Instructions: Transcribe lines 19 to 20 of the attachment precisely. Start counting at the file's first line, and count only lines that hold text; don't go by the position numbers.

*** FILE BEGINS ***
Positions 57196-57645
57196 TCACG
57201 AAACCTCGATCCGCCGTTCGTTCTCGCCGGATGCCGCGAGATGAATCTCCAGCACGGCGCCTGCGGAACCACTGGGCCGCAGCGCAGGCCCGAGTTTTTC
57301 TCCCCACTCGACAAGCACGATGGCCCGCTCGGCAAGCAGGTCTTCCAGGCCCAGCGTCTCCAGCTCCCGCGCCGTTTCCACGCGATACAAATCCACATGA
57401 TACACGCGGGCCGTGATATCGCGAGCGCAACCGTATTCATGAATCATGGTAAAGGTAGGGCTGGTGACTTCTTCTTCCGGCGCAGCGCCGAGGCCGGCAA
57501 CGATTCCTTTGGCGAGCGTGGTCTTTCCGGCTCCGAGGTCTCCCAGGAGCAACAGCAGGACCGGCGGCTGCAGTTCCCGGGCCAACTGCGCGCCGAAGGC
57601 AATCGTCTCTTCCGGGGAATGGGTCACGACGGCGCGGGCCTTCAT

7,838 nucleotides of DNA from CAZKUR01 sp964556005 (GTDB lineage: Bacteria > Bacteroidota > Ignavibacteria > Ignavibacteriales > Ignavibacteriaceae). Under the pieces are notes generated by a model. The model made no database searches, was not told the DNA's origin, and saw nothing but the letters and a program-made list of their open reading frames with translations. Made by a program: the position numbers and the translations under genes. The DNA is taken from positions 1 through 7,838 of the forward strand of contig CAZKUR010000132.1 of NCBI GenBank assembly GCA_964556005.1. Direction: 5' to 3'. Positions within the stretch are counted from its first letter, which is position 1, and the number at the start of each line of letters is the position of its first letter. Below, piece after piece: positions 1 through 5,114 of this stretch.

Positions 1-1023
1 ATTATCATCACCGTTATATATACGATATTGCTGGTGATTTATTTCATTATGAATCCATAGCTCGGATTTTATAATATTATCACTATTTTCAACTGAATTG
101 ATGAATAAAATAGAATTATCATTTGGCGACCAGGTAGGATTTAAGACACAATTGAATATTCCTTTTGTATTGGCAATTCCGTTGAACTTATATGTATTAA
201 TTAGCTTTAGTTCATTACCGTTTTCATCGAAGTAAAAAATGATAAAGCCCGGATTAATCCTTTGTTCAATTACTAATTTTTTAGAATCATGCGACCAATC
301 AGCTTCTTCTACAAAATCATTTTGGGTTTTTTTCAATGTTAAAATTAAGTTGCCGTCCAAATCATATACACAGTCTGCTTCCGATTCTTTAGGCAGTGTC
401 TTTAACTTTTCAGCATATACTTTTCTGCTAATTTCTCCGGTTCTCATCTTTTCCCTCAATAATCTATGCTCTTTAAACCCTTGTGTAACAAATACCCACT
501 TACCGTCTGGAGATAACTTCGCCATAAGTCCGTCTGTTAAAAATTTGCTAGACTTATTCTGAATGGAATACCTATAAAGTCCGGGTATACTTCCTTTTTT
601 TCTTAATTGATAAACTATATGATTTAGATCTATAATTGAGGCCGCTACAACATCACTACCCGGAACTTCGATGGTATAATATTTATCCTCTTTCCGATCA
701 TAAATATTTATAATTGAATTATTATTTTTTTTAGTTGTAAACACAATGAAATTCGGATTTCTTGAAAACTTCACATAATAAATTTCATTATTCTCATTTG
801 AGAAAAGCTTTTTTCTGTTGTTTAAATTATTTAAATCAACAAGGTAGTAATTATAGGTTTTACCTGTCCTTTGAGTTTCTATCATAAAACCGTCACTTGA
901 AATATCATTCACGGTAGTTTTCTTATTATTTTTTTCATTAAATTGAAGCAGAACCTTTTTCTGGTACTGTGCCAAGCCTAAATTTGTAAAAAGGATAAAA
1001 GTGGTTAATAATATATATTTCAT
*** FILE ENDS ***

901 AATATCATTCACGGTAGTTTTCTTATTATTTTTTTCATTAAATTGAAGCAGAACCTTTTTCTGGTACTGTGCCAAGCCTAAATTTGTAAAAAGGATAAAA
1001 GTGGTTAATAATATATATTTCAT